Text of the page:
The hotline is available in several languages. Please report voting challenges when you see them. Don’t ever leave the polling place feeling as though something didn’t go quite right with your ballot.
English | 866-OUR-VOTE | 866-687-8683
Spanish / English | 888-VE-Y-VOTA | 888-839-8682
Asian Languages / English | 888-API-VOTE | 888-274-8683
Arabic / English | 844-YALLA-US | 844-925-5287
What’s a march without a marching band?
Y'all, @indivisibleATX recruited a marching band to kick off early voting here in Texas with a festive march on Monday at 5:30 PM from the Capitol to the nearest polling location. Come! March! Vote! #BeATexasVoterhttps://t.co/ZhmbfDCK3w pic.twitter.com/QykqWlY9Q2
— Sara *Texans, vote early Oct 22-Nov 2* Clough (@radicalcraft) October 18, 2018
Come celebrate the first day of early voting—and show fellow voters how fun voting can be when you bring friends!
We’ve recruited an Indivisible Austin Marching Band for this, and it should be a grand time: we’ll kick things off with some tunes at the Capitol, before marching over to the nearest polling location at the Travis County Granger Building. We’ll convene near the Capitol south steps at 5:30 PM, rain or shine.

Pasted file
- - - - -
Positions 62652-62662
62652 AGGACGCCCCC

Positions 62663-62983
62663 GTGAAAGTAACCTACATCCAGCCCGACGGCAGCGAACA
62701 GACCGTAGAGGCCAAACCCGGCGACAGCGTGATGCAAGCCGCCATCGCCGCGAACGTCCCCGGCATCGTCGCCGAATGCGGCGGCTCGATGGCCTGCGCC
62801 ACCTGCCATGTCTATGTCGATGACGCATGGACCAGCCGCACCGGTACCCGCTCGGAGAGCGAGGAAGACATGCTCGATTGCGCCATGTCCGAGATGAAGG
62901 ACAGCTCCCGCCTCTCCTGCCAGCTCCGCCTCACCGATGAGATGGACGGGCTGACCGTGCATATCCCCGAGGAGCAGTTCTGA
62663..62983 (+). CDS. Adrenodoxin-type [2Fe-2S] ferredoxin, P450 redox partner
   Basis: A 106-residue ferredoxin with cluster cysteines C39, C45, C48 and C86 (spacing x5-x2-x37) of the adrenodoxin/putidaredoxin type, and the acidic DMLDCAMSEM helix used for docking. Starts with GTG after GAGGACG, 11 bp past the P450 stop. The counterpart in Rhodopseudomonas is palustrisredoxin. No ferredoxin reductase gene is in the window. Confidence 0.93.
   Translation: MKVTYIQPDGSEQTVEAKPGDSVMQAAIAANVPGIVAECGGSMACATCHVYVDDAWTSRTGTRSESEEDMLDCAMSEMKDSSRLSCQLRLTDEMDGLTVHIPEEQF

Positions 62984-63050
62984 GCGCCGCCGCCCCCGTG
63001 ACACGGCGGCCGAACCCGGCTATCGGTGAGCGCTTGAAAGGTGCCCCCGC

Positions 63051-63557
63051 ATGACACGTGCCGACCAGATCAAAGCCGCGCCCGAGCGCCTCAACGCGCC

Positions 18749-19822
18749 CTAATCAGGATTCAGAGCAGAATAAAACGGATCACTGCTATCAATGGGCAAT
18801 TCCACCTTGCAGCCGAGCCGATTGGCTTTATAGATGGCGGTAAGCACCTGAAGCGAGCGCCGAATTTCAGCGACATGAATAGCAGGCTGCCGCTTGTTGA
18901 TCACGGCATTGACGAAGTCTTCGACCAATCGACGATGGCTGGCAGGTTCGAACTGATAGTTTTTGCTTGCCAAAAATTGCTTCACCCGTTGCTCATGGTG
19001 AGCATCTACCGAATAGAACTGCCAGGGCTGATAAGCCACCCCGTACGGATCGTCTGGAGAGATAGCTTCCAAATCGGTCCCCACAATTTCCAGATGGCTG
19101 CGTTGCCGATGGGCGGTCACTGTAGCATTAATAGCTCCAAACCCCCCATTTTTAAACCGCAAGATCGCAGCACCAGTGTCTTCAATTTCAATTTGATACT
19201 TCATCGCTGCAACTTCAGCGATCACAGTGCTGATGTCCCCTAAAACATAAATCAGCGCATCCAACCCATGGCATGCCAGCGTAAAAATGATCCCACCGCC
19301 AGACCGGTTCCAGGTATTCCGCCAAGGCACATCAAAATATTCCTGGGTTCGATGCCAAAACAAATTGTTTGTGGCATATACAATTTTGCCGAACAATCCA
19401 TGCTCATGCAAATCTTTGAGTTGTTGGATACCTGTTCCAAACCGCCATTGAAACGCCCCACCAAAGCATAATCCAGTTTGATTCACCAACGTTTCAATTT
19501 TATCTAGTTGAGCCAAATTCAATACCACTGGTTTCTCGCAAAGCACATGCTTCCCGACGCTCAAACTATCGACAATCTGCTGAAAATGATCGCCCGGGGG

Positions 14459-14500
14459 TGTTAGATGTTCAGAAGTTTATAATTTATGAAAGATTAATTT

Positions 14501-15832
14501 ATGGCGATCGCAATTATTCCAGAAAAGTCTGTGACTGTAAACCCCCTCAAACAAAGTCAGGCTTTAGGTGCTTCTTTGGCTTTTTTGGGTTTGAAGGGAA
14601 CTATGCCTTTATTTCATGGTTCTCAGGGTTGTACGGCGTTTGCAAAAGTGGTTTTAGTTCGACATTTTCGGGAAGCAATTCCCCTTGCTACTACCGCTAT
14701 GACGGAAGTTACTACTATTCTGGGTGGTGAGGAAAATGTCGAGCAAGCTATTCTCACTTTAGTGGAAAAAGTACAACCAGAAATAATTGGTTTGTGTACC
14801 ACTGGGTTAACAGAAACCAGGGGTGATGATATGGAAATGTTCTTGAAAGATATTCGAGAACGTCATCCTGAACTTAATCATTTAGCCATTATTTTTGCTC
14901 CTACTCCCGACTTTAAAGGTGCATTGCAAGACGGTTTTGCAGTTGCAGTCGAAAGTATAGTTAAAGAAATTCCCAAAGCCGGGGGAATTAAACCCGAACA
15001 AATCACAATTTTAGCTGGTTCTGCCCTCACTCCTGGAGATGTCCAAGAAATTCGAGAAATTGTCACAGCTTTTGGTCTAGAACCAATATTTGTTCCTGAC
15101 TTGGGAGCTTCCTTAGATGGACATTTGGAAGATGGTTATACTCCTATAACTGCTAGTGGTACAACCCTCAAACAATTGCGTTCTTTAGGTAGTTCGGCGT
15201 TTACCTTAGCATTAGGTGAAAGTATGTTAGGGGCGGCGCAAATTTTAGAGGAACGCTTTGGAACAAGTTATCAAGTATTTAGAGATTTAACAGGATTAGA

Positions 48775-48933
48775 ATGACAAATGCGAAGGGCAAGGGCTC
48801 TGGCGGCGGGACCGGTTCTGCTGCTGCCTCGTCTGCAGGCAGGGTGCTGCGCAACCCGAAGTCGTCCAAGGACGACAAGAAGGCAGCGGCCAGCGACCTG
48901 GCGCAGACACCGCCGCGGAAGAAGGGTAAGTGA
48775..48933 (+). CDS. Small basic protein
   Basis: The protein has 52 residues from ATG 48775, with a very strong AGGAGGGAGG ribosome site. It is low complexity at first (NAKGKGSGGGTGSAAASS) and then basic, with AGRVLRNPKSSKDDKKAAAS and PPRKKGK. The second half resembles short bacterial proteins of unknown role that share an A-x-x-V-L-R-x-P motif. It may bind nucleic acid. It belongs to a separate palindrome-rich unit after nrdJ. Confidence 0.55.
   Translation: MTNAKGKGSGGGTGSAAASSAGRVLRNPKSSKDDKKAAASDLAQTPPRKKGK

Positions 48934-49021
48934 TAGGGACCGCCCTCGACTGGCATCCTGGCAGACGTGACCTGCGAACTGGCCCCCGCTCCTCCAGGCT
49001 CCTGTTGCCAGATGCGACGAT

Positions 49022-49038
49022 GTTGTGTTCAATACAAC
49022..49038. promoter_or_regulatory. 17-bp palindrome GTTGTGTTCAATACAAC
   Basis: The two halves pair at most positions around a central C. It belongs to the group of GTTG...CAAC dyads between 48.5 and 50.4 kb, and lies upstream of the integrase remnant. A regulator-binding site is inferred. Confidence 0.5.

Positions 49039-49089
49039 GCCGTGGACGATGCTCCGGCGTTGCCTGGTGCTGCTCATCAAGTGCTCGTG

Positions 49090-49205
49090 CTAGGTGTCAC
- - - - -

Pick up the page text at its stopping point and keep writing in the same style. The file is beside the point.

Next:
If you’re interested in joining the band, please reach out to Cindy Sadler (firstname.lastname@example.org) with your name, instrument, and email address.
Can you help take photos or video? Please message Indivisible Austin directly or via this event. We’re not done after Monday: throughout early voting, we’re looking for folks to lead and participate in local “marches” to the polls (maybe even with your own music?). Sign up to lead a parade, a marching band, mariachis, or just a group of fine folks doing their civic duty in the 2018 midterm elections!
- Event series for this two-week push (Facebook)
- March captain sign-up form, so we can send people to your mini-march, wherever and whenever you choose
And remember, even if you can’t join our Kickoff March or host your own, make a voting plan & #BeATexasVoter—and help everyone you know do the same.